The Times reports on a government paper to be published which will recommend a ‘three strikes and you’re out’ policy for illegal file sharers, to be implemented by ISPs:
“Users suspected of wrongly downloading films or music will receive a warning e-mail for the first offence, a suspension for the second infringement and the termination of their internet contract if caught a third time, under the most likely option to emerge from discussions about the new law. Broadband companies who fail to enforce the “three-strikes” regime would be prosecuted and suspected customers’ details could be made available to the courts”
The music industry has typically been the hardest hit by file sharing, but as broadband speeds increase and content availability augments the movie and TV industries are feeling the pinch also. Thus far an inclusive approach has been pursued across much of Europe, but there are no real results to be shown. Indeed music and video file sharing in the UK alone has grown by nearly half in just the last two years and our latest data suggests an upturn in key European markets where the trend had been static or negative.
Of course there are many question marks over such a proposed strategy, such as ensuring that the list of networks is comprehensive, otherwise users of popular networks (probably the least ardent users) could effectively be targeted whilst more savvy users use undetected networks. Also, Jupiter’s research shows that non-network sharing (e.g. Instant Messaging, email) is now just as big a threat. Add to that the issue of invite only ‘darknets’ and picture gets even more complicated. The tap can never be completely turned off.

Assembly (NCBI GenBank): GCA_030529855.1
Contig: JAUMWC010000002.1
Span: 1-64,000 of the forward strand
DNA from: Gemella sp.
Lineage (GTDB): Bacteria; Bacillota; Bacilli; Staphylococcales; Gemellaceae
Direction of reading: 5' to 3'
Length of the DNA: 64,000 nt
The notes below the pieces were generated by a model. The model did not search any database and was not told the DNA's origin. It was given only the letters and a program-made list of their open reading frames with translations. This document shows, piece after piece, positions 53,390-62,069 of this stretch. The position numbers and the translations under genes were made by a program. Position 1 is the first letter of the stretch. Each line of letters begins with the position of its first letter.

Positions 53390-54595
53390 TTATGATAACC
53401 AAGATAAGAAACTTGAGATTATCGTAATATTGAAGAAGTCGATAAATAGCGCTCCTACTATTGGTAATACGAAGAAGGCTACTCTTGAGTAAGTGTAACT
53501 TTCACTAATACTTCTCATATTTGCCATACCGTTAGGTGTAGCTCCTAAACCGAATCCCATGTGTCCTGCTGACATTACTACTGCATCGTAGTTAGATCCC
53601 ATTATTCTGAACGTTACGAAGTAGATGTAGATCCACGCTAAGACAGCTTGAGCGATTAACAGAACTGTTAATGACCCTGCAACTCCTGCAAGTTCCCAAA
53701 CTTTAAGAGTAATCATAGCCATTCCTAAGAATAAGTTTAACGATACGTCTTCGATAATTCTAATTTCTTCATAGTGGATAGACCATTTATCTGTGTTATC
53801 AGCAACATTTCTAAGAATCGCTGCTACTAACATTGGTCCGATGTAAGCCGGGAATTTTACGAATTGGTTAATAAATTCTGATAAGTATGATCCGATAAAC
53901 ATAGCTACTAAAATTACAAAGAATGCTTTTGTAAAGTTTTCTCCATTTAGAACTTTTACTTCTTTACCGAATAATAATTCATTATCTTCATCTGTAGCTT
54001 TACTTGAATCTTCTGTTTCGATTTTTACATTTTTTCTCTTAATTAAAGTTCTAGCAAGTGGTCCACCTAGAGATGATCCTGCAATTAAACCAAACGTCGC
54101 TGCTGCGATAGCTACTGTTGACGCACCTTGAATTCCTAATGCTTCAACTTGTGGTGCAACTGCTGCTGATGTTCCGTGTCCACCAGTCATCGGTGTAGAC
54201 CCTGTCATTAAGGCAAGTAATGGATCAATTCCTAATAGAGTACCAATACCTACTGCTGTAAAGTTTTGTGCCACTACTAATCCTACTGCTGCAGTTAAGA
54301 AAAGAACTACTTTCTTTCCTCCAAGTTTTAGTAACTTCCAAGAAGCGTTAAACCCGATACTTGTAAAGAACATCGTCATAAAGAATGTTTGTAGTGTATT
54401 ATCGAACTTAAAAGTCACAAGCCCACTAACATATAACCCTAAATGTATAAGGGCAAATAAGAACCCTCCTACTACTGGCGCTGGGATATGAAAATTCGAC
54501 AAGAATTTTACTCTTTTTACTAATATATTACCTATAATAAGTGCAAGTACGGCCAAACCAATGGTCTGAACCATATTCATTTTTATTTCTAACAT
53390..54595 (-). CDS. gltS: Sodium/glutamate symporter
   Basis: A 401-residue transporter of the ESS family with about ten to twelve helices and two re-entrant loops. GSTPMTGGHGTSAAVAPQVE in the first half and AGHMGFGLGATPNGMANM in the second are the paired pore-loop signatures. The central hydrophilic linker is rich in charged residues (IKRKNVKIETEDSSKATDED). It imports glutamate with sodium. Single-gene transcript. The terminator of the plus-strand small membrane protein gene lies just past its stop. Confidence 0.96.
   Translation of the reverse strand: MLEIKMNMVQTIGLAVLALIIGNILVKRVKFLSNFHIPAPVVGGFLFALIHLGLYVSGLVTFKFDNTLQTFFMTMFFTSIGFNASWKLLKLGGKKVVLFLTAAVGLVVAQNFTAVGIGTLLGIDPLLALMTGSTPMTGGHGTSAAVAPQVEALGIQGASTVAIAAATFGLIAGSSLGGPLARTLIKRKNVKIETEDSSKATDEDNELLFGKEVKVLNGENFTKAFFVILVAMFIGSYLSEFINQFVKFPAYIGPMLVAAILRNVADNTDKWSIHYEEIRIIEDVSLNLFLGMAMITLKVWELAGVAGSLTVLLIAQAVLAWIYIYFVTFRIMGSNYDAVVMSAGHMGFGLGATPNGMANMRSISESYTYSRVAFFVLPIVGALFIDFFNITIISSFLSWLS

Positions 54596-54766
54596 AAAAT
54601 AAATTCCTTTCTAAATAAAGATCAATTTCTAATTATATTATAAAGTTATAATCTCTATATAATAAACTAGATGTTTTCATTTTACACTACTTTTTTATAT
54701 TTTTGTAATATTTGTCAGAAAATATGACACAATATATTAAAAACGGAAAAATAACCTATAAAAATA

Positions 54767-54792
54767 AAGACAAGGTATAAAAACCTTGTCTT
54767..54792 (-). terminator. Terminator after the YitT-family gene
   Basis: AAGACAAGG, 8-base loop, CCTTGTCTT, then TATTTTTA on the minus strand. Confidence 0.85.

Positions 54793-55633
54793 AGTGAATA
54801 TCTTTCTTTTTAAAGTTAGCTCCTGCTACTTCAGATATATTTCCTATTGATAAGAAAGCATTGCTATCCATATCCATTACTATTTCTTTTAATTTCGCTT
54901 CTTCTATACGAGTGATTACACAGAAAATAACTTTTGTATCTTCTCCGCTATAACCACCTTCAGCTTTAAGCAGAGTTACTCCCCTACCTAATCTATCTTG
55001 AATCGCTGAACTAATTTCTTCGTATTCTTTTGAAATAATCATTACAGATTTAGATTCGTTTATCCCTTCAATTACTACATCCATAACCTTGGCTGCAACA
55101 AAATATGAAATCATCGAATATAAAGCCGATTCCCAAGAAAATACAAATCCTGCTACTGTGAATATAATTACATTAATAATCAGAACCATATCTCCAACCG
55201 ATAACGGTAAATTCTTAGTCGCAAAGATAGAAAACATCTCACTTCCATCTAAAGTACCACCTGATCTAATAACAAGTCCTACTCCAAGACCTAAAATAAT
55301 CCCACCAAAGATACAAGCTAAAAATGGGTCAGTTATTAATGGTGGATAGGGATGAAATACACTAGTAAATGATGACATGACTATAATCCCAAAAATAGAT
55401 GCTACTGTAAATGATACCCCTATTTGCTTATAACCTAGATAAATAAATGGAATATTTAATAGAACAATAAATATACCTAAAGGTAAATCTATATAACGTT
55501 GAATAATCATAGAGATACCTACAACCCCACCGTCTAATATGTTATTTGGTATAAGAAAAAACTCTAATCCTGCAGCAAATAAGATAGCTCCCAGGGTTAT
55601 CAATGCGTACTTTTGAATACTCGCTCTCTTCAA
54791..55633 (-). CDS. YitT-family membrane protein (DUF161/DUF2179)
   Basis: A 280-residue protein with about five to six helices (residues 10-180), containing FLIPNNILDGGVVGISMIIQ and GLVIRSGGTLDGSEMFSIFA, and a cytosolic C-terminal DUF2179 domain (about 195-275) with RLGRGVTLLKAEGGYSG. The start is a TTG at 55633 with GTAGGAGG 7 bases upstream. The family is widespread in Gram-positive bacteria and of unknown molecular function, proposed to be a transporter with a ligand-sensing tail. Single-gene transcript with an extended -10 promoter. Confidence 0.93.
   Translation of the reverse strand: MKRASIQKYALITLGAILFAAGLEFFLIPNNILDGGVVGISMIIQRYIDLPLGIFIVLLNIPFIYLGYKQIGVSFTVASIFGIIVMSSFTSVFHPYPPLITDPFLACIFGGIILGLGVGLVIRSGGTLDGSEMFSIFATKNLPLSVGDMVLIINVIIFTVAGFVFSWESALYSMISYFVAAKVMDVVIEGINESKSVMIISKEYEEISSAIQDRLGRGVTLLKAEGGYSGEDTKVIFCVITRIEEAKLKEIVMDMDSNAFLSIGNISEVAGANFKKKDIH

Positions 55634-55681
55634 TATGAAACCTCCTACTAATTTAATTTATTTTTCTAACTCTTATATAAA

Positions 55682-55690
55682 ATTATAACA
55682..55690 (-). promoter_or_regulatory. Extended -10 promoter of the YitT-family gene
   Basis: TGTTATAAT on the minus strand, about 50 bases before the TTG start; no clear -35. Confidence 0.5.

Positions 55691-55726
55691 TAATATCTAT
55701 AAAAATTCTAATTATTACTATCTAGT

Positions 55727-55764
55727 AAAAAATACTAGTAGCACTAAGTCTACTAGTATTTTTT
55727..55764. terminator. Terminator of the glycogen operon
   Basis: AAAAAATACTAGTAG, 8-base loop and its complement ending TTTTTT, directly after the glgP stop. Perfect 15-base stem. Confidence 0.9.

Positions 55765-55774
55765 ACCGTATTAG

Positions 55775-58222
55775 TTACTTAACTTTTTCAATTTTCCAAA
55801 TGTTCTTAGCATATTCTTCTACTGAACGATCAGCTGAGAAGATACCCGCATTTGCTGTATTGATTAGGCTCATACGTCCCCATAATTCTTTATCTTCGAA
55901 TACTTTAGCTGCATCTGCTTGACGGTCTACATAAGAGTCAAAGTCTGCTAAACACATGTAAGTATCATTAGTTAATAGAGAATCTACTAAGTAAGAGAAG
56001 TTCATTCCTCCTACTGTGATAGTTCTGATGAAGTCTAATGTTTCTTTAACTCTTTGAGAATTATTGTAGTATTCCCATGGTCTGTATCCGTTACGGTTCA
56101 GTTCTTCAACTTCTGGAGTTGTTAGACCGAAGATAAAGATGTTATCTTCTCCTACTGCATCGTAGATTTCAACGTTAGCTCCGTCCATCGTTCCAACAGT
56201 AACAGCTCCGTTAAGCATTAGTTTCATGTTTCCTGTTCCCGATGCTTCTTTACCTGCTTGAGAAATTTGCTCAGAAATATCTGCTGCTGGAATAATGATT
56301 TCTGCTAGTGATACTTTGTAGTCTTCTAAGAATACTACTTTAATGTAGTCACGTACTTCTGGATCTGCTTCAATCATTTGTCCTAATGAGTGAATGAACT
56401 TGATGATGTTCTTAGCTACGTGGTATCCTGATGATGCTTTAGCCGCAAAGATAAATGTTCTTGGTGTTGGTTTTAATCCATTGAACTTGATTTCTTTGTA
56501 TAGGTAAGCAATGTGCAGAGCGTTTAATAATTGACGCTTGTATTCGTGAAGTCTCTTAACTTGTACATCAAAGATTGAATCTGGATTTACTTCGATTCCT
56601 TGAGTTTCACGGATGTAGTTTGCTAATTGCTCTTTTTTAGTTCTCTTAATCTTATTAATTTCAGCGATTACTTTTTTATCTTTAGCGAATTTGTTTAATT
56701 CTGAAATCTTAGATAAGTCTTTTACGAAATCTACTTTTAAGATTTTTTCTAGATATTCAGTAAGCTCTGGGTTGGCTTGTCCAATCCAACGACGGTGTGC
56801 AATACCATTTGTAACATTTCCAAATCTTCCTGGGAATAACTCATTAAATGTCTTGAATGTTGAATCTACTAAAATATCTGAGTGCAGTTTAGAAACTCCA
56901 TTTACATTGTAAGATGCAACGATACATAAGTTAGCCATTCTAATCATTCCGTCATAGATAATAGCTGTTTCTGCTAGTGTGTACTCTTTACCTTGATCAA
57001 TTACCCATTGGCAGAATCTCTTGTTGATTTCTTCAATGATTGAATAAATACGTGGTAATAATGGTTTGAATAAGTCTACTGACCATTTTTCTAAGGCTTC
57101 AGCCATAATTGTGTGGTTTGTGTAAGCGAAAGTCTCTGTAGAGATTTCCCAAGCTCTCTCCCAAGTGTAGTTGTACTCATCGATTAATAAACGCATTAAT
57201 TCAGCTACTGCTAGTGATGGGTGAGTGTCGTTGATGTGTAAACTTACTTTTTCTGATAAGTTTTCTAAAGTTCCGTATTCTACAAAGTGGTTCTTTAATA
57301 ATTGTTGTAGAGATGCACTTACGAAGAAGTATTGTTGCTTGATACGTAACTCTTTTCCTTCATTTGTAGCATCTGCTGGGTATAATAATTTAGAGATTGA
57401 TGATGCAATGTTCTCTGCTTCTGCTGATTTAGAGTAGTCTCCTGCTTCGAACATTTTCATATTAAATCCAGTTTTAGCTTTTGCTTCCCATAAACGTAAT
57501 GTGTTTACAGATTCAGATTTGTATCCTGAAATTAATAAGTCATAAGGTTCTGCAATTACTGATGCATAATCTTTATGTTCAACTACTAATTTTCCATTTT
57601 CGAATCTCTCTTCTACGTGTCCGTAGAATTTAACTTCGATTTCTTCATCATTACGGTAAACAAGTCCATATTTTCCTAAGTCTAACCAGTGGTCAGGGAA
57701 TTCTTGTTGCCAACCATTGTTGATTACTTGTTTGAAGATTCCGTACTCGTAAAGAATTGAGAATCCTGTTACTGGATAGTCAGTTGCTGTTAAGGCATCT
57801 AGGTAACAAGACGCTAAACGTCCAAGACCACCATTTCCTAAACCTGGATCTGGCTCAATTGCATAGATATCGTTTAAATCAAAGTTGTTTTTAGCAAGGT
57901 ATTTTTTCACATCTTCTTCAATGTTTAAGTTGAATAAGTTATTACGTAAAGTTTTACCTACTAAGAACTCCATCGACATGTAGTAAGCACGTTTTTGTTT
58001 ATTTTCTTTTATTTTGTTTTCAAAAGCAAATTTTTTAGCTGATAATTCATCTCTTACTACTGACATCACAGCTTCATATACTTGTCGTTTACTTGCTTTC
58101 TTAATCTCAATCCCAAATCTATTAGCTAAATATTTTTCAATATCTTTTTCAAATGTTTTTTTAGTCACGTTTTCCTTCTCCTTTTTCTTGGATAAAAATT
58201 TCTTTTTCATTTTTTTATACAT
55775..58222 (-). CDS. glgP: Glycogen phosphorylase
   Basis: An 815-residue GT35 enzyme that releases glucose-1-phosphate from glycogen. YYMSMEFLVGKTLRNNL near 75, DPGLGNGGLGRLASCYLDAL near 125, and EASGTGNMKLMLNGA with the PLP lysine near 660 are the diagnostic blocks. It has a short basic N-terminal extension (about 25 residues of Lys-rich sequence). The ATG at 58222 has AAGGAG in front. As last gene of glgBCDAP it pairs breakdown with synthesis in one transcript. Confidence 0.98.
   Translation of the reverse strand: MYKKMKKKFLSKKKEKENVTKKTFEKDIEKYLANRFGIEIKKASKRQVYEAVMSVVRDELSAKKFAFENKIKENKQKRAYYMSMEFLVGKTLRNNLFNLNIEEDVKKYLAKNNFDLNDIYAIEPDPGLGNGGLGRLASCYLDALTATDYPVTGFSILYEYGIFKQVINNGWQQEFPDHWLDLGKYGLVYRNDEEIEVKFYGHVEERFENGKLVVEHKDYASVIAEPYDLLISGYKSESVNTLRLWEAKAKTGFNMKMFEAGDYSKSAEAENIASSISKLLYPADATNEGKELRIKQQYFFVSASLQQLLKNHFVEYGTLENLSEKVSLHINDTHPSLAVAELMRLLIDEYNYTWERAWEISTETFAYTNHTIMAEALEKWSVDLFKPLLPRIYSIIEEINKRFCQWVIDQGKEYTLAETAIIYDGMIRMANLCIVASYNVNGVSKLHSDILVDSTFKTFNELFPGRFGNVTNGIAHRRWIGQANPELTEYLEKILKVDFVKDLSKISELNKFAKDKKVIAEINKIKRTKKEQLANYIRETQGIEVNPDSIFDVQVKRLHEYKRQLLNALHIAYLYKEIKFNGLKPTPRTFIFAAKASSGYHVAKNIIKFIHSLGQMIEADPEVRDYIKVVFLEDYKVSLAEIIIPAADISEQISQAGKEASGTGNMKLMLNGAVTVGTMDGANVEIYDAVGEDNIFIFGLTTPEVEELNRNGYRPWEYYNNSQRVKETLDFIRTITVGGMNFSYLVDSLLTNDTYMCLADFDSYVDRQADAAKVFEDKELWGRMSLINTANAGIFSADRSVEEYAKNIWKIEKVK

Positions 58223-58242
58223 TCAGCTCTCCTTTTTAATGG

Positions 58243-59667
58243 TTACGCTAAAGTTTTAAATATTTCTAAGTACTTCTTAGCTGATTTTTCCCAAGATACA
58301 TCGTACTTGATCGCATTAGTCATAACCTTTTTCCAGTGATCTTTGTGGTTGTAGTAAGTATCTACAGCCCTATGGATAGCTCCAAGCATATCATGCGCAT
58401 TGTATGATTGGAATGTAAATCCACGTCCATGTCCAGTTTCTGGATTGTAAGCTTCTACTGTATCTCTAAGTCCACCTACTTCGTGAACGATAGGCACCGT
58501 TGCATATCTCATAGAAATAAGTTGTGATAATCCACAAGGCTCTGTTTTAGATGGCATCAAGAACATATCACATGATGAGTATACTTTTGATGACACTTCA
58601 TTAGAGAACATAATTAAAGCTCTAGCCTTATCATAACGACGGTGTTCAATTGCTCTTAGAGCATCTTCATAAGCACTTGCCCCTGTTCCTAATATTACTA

Does that mean that such action shouldn’t be pursued. No. Simply that the lesson which file sharing has taught us over the past decade is that there is no silver bullet. Action must comprise a sophisticated mix of activity. And of course it would be better for the ISPs to be willing partners. So the clock would appear to be ticking on the ISPs window of opportunity to work as willing partners without the spectre of state intervention.